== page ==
In accordance with the present invention, piston 32 is unattached to plunger 30 and is merely pushed by the plunger during a compression stroke. As a result, the axial alignment of piston 32 with cylinder 34 is in no way dependent upon the axial alignment of plunger 30 with cylinder 34. As will be appreciated, this decoupled arrangement of plunger 30 and piston 32 removes the need for critical alignment between the plunger and piston, and makes it simpler to assemble components of fluid pump system 26. In the embodiment depicted in FIGS. 3 and 4, cylinder 34 includes a flange 37 enabling the cylinder to simply be clamped to linear solenoid 28 by a solenoid plate assembly 39 and a solenoid plate 41 adjustable relative to the solenoid plate assembly by operation of threaded fasteners 43. A solenoid wrap 45 and a cylinder wrap 47 of synthetic rubber, foam or other damping material are also shown in FIGS. 3 and 4. Because piston 32 is independent from plunger 30, the piston is unrestricted by the plunger with respect to its radial degree of freedom and therefore is self-aligning relative to corresponding cylinder 34. As a result, the fluid pump system provides a more consistent fluid pulse over time because slight alignment shifts in the mounting and position of the solenoid after a large number of cycles do not affect the axial alignment of the piston relative to the cylinder.

Plunger 30 is characterized by an abutment end 49 that preferably includes a protective cap 50 of plastic or other suitable material to maintain substantially wear-free engagement between the plunger and piston 32.

Solenoid 28 preferably includes a means for returning plunger 30 to an initial reference position as illustrated in FIG. 3. Commonly, the return means is a spring 31 acting on the plunger. Because piston 32 is not attached to plunger 30, a spring 53 is provided to act between cylinder 34 and piston 32 to return the piston to its stroke start position illustrated in FIG. 3. In a preferred assembly, spring 53 is a coil spring that bears against a front wall 55 of cylinder 34 and a leading surface 57 of piston 32, and is arranged to be coaxial with the piston and cylinder. A recess 59 provided in piston leading surface 57 receives an end of spring 53 to help locate and hold the spring in place.

FIG. 5 shows fluid pump system 26 during a compression stroke. When solenoid 28 is energized, plunger 30 is forced from its initial reference position to the left in FIG. 5, pushing piston 32 from its stroke start position into cylinder 34 to compress fluid within compression chamber 35. This action loads solenoid spring 31 and piston spring 53 in compression so that when solenoid 28 is de-energized, solenoid spring 31 forces plunger 30 to return to its initial reference position and piston spring 53 forces piston 32 back to its stroke start position. Piston spring 53 may be selected with a suitable spring constant for returning piston 32 to its stroke start position in a relatively slow manner to reduce back flow of external air into the discharge tube. By contrast, in prior art non-contact tonometers wherein the piston and driven member are coupled together, return of the piston is governed by the solenoid return spring and cannot be independently controlled. Typically, solenoid return springs, in commercially available solenoids are chosen to provide a very rapid return of the driven member to its initial reference position, contributing to back flow. Therefore, it may be desirable to choose piston spring 53 such that piston 32 is returned to its stroke start position more slowly than plunger 30 is returned to its initial reference position by solenoid spring 31.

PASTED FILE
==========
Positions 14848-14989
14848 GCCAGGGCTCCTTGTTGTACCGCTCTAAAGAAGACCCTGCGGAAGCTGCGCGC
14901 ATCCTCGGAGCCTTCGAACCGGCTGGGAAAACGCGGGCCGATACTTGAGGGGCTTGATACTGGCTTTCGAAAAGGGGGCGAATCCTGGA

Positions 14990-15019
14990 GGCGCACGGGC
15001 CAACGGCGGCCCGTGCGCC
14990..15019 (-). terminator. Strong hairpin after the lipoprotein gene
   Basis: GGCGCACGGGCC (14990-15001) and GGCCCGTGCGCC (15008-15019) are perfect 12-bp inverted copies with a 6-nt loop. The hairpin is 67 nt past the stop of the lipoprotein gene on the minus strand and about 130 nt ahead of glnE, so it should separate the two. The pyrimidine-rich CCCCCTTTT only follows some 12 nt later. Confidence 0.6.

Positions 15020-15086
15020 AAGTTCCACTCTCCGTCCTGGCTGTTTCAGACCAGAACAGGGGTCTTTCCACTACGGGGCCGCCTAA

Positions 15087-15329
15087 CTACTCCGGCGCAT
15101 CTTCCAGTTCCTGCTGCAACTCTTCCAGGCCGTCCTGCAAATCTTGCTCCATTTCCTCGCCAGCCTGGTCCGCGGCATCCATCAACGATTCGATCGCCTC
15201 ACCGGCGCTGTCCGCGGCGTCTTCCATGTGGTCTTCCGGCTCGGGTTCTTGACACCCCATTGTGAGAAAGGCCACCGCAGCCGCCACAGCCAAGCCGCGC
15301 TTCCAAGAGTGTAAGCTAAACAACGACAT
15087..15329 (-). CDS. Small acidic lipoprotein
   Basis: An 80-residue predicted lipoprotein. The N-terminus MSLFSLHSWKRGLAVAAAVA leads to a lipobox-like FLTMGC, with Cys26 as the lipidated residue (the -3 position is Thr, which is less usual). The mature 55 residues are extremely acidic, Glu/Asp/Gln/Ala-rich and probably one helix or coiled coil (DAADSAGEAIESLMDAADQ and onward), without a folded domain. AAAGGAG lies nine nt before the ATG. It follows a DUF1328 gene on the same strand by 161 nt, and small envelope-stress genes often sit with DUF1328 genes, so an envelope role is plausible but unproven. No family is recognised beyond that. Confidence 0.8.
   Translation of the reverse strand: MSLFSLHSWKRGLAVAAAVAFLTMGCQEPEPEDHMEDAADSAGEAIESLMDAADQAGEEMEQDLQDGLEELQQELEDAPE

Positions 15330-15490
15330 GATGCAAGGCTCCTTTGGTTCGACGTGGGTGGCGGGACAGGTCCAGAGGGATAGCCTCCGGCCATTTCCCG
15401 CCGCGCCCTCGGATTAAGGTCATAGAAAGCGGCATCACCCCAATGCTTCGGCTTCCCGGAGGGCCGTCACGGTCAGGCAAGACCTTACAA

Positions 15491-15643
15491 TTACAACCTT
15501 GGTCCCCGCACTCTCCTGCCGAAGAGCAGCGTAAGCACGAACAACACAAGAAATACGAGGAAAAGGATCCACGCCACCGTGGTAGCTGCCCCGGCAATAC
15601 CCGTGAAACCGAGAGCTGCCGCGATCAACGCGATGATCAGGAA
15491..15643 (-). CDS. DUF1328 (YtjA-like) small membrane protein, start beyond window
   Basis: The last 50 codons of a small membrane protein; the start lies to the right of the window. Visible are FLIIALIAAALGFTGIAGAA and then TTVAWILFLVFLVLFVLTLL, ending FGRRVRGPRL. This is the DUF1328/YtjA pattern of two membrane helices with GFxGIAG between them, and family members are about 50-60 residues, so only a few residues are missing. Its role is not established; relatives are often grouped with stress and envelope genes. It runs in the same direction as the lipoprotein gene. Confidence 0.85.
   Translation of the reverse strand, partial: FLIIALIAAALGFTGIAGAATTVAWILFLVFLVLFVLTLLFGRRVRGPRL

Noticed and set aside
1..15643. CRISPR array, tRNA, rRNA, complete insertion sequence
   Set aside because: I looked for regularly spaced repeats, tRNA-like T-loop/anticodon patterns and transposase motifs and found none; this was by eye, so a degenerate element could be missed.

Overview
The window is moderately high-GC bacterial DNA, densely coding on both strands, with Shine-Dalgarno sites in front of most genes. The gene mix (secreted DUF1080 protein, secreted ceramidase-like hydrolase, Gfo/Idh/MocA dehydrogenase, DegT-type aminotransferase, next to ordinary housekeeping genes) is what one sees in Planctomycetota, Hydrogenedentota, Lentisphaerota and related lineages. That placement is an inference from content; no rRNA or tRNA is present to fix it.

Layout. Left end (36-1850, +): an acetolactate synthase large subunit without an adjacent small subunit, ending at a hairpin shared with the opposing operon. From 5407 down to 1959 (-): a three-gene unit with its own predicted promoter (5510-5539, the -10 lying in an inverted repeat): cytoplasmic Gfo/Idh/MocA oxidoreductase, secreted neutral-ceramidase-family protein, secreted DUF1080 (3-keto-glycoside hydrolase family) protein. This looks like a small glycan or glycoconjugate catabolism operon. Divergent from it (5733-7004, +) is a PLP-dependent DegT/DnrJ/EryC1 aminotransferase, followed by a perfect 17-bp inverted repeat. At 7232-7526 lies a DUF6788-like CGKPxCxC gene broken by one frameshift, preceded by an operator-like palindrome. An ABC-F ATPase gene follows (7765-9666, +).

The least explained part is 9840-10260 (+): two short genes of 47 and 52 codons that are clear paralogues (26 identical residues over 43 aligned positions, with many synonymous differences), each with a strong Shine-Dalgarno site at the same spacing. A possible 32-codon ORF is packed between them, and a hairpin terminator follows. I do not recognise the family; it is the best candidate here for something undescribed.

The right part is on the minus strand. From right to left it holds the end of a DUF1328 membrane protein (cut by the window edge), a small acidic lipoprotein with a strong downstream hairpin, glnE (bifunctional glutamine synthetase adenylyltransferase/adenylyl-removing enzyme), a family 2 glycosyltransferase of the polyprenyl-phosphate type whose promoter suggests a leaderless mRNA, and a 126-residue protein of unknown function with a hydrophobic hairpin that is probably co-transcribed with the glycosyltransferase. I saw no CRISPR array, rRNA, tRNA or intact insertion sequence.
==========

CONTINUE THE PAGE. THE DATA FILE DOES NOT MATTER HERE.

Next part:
As will be understood from FIG. 6, the principle of the present invention can be applied to a tonometer fluid pump system 126 employing a rotary solenoid 128 that pivots an armature 130 counterclockwise as seen in FIG. 6 in response to energizing current. In the embodiment of FIG. 6, armature 130 is a driven member that pushes against but is unattached to a piston rod 133. The abutting surfaces of armature 130 and piston rod 133 may be complementary curved surfaces to accommodate the translation of rotary motion to linear motion. A piston 132 fixed to piston rod 133 is therefore independent from driven armature 130 with respect to its alignment relative to a corresponding cylinder 134. This embodiment further illustrates that the driven member (i.e. armature 130) need not be directly in contact with the piston, but can be arranged in contact with an intermediate member such as piston rod 133, and that decoupling can be introduced at any point between the driven member and piston.